|Posted:||October 6, 2020 02:32 PM|
|From:||Representative Steven R. Malagari and Rep. Todd Stephens|
|To:||All House members|
|Subject:||Resolution Honoring the Life and Accomplishments of Dr. Frank Erdman Boston|
|As a native of Philadelphia and Lansdale, Dr. Frank Erdman Boston was a World War I veteran, military surgeon, community doctor, and founder of the Elm Terrace/Abington Lansdale Hospital and the Volunteer Medical Service Corps’ ambulance corps.
Dr. Boston attended Lincoln University, which was the first degree-granting historically Black college or university in the United States; he subsequently attended Medico-Chirurgical College, a medical school. Upon receiving his formal medical training, Dr. Boston enlisted in the United States Army and was promoted to the rank of first lieutenant in its Medical Reserve Corps, at which time he was assigned as a medical officer with the 317th Engineers Regiment of the 92nd Division of the American Expeditionary Forces.
The 92nd Division fought valiantly throughout France and participated in the Meuse-Argonne Offensive, which was the largest operation of the American Expeditionary Forces during World War I. During this time, Dr. Boston treated soldiers under extraordinary combat conditions, such as while under aerial and gas attacks. He was promoted to captain and ended his military service with the rank of major.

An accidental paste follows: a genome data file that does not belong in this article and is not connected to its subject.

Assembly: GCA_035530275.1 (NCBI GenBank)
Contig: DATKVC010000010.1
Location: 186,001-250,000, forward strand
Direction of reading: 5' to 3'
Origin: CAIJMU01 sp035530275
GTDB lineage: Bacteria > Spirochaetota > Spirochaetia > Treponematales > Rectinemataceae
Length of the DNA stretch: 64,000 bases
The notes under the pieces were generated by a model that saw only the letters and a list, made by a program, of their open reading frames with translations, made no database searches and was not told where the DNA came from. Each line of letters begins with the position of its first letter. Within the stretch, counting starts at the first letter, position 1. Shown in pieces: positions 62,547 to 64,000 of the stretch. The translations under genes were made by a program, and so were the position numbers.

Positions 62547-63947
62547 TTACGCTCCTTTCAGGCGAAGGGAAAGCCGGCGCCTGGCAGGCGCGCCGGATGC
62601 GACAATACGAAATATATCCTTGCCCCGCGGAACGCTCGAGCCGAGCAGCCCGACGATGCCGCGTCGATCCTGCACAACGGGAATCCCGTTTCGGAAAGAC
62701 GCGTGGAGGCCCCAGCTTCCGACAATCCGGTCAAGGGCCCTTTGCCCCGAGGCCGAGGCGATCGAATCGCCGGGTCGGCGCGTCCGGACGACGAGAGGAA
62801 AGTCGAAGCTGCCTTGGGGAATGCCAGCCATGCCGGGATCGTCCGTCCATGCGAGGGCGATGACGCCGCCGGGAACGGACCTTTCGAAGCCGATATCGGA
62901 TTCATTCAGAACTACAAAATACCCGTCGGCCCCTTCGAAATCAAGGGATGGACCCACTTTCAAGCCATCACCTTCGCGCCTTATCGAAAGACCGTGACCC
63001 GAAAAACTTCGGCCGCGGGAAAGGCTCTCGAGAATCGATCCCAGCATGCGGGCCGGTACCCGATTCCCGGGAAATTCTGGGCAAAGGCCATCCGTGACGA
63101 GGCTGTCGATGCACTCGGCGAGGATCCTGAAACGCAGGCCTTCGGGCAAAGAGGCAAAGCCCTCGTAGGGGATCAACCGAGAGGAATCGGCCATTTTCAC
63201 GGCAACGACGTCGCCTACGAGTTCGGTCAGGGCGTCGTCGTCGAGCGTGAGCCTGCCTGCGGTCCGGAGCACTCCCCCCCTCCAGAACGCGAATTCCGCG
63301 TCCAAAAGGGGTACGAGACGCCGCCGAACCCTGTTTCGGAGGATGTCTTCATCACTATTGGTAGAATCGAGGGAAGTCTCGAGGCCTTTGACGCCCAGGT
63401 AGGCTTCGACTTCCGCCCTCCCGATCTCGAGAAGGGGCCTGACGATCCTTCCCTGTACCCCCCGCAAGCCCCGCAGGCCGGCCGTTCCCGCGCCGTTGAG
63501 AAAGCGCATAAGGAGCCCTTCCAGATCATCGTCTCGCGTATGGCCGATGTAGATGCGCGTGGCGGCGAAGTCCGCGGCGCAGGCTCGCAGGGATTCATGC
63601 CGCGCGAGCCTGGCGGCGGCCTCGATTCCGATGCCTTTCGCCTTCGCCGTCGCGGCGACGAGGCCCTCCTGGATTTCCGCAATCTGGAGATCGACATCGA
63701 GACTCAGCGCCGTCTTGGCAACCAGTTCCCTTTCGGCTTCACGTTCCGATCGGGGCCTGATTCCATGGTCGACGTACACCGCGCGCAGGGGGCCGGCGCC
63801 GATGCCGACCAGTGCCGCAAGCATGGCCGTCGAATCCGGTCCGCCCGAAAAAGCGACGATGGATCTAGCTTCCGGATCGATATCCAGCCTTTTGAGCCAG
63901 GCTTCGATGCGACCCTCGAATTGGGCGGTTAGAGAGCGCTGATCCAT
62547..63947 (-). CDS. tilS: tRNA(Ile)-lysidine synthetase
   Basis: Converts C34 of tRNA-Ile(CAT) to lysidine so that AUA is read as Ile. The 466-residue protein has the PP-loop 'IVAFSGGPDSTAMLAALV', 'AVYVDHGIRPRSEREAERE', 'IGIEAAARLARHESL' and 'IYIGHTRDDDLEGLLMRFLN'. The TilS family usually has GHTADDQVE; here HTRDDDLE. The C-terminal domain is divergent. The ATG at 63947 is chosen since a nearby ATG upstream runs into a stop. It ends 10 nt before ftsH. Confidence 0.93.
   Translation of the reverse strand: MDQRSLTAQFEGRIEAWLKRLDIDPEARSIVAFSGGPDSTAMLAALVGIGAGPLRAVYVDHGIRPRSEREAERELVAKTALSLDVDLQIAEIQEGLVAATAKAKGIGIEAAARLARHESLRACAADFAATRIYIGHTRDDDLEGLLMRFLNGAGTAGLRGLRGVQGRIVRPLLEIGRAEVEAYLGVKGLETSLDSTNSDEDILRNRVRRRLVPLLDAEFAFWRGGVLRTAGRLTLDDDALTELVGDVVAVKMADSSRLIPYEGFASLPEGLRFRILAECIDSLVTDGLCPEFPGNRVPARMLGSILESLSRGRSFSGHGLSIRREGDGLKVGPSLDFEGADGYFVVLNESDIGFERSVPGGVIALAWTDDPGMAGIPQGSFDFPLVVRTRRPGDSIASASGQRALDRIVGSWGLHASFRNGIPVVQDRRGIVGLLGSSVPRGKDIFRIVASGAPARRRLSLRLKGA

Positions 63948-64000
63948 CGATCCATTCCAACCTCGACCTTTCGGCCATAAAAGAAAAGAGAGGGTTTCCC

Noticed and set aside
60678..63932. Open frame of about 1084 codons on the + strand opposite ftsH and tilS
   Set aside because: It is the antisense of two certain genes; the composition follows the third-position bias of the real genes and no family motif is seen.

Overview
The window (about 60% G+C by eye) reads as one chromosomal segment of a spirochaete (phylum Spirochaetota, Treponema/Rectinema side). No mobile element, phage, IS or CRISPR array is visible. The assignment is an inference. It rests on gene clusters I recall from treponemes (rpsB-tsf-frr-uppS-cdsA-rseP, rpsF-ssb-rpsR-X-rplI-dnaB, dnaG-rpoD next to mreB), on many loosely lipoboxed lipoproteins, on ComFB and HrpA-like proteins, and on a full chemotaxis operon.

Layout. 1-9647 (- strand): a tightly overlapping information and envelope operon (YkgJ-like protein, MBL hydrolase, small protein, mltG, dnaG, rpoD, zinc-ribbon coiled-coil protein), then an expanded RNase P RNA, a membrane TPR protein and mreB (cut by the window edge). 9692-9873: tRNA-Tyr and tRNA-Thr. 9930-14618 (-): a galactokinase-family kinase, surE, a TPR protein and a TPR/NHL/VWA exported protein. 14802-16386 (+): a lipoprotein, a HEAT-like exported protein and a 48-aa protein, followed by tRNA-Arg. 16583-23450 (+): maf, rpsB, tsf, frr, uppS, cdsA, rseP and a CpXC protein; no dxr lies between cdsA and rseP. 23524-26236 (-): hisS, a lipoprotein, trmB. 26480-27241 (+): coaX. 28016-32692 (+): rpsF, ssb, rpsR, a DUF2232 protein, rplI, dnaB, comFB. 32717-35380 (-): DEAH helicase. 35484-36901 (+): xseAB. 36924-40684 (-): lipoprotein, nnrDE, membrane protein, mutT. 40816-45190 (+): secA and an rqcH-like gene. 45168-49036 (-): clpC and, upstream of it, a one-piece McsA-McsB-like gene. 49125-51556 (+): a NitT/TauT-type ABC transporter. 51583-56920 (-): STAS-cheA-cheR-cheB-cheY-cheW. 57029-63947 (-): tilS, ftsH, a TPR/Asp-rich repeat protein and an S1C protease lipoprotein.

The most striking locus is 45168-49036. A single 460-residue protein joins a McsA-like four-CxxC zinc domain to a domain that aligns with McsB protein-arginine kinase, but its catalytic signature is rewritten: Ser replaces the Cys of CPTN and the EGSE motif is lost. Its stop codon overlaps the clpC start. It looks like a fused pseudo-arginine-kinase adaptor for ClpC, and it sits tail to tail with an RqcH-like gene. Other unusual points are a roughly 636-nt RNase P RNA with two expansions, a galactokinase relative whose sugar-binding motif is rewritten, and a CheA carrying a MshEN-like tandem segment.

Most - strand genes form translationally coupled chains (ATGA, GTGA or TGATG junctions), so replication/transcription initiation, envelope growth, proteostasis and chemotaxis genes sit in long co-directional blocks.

After serving in the military, Dr. Boston returned to Philadelphia and then settled in the Lansdale area, where he established the Elm Terrace Hospital, which was later renamed North Penn Hospital and subsequently became part of Abington-Jefferson Health. He also established the First Aid Emergency Squad in Lansdale, which later became the Volunteer Medical Service Corps of Lansdale.
Dr. Boston was an active volunteer in his local community, serving as the chairman of Health and Safety for the General Nash District of the Boy Scouts of America’s Valley Forge Council and as a member of the Reserve Officers Association of Military Surgeons, the Montgomery County Medical Society, and the American Medical Association.
Dr. Boston died on February 8, 1960, at 68 years of age. In honor of Dr. Boston’s accomplishments, Jefferson Health and Abington-Lansdale Hospital, in collaboration with the Borough of Lansdale, will be displaying a mural of him at Lansdale Borough Hall.
Please join me in honoring Dr. Boston’s life, accomplishments, and service to his nation and community.
Introduced as HR1066